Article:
Boys Ski Team Advances to the State Slopes


Ashley Hawkins

La Salle’s boys ski team will be competing at state on Thursday, March 2 and Friday, March 3.

Hannah Whiteside, Staff Reporter

For the first time in La Salle’s history, the boys ski team qualified to compete in the High School State Race Championships. After school on Tuesday, Feb. 28 the team headed down to Sisters for the competition and will be competing on Thursday, March 2 and Friday, March 3.

The team consists of five members: seniors Stefano Au and Elias Kean, junior Ryder McCoy-Hansen, and freshmen Liam Kean and Henry Perrin. 

Although members from the boys ski team have gone to state individually in the past, this is the first time the team has qualified as a whole.

Team captain Elias Kean expressed how appreciative of the team he was. “This is the first time the La Salle boys ski team has ever gone to state, and all the effort that took because every person had to chip in at some point over the season,” he said.

However, there are some concerns the team has going into state — one being their size. Bigger schools like Lincoln High School and Lake Oswego High School have about forty members on their teams, and although schools can only bring six members to state, they have a wider variety of skiers to choose from.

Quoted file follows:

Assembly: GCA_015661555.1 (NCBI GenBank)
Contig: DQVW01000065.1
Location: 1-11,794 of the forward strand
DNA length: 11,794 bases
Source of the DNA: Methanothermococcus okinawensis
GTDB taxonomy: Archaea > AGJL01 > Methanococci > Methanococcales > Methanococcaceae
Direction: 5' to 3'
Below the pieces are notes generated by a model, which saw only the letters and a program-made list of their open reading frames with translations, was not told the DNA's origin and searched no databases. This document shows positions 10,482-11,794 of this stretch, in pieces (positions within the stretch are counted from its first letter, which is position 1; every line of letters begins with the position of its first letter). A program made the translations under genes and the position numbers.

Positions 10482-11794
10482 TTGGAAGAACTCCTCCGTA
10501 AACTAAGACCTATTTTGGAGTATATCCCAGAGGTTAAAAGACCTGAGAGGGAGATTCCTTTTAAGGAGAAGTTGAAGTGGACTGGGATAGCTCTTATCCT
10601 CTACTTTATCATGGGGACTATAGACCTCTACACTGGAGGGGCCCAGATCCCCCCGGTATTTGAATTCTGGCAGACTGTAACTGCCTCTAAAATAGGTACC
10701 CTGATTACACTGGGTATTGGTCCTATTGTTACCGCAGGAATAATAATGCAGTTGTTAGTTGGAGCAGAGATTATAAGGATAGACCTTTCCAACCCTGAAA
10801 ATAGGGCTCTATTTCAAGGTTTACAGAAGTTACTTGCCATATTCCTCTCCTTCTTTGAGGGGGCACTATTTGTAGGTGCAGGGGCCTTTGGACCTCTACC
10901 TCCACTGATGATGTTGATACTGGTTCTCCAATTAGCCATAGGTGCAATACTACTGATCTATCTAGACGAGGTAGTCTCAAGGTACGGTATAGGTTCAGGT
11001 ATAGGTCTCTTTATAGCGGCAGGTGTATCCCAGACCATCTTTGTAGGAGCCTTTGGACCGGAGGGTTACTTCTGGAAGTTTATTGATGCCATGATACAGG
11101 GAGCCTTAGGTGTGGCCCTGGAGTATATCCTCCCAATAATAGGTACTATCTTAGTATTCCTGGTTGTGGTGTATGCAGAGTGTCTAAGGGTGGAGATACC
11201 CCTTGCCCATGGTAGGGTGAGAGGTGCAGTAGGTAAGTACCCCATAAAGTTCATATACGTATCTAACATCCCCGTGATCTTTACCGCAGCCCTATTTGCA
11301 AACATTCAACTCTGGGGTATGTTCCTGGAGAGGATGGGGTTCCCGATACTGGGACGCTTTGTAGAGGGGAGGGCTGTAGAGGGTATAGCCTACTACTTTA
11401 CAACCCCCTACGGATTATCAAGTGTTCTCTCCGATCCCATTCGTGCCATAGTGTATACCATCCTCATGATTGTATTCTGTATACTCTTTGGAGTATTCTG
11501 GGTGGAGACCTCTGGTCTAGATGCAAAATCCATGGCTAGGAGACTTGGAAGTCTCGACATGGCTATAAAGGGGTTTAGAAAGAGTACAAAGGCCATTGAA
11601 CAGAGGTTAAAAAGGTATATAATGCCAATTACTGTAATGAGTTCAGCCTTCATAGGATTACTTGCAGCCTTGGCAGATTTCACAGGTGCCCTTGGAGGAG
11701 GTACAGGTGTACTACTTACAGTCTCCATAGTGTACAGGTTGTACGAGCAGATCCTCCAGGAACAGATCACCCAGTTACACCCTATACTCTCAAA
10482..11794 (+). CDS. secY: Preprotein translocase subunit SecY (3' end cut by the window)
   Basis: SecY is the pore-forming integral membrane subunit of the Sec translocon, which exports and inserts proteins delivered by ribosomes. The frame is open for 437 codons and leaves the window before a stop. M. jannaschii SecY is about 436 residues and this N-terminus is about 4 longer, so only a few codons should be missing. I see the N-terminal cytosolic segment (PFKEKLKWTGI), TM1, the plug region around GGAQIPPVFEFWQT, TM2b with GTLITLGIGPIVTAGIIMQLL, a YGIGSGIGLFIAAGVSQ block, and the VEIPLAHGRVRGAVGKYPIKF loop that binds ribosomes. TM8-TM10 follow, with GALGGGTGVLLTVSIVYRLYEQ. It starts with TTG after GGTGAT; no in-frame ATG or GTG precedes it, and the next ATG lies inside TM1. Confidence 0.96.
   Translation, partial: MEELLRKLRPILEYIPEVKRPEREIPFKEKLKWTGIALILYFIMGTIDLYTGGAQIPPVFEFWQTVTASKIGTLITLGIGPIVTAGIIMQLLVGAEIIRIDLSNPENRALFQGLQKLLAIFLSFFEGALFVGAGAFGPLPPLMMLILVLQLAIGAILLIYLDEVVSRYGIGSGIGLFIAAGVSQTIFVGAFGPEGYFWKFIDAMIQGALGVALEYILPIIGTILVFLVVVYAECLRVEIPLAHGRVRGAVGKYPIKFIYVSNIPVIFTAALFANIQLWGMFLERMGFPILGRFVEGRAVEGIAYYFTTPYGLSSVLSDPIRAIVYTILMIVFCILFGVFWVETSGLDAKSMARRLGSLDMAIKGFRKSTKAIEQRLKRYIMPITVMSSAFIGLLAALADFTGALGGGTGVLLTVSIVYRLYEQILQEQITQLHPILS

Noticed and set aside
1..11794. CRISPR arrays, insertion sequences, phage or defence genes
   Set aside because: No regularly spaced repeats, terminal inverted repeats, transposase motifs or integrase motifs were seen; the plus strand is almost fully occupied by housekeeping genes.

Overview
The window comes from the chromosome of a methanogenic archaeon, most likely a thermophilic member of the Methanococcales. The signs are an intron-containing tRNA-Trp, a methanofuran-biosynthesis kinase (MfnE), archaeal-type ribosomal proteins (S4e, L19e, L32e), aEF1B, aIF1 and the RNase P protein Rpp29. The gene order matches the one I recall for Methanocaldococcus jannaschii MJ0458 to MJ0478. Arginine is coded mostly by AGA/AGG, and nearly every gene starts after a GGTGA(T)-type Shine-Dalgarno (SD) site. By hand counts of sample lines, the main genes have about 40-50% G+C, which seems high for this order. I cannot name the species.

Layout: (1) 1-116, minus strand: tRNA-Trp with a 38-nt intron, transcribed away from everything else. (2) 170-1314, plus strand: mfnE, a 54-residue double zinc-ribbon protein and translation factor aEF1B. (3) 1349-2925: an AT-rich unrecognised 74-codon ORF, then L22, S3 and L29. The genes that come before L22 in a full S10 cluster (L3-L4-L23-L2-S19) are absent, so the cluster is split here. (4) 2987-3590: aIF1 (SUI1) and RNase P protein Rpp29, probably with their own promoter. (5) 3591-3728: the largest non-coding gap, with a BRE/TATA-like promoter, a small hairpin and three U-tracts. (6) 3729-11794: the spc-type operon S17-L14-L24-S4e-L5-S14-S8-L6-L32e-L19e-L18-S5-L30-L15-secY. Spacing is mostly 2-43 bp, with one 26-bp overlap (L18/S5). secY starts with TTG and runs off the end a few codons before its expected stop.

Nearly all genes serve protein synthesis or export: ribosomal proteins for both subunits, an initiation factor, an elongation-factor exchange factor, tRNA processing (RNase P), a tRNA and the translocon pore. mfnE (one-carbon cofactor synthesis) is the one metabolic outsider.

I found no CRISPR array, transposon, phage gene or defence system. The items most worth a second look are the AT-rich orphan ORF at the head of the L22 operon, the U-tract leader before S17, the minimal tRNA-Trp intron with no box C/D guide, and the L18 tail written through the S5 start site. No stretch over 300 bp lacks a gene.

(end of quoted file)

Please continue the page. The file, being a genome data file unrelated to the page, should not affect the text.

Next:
Competing at Hoodoo, in Sisters, Oregon, is another concern for Au because although La Salle’s boys ski team has competed there before and has some experience with the area, other teams’ central training spot is at Hoodoo, giving them an advantage.

Despite this, all the members of the La Salle’s boys ski team were eager about the opportunity to compete at state this year.

“I’m excited about going to state,” Au said. “I’ve always looked forward to it; I’ve never been able to go there and train.” 

Although Au has been skiing for thirteen years and now has raced for four, his freshman year was his first year racing. 

Au joined La Salle’s boys ski team because “I was very intrigued by the program,” he said. “I love skiing, it’s one of my favorite hobbies and activities to do, and I found out La Salle had a ski team when I was trying to look at high schools.” 

Going into state, Au felt optimistic about the team’s chances. “The league that we are in is one of the toughest leagues in the state because we have Lake Oswego, Lakeridge, and Lincoln, the teams that have a lot of people and a lot more coaching and also with club backgrounds,” Au said. “So we’re very grateful to be able to qualify for state, but I feel pretty confident with our team because our top three individuals always have finished well, [and] always have placed well.”

Same as Au, Perrin grew up skiing but didn’t start racing until coming to La Salle. “I didn’t really have a winter sport, so I thought [the ski team] could be a good opportunity to try something new,” he said. 

Perrin is a three-sport athlete at La Salle; in the fall he played football, he is now finishing up skiing for the winter season and will play tennis in the spring.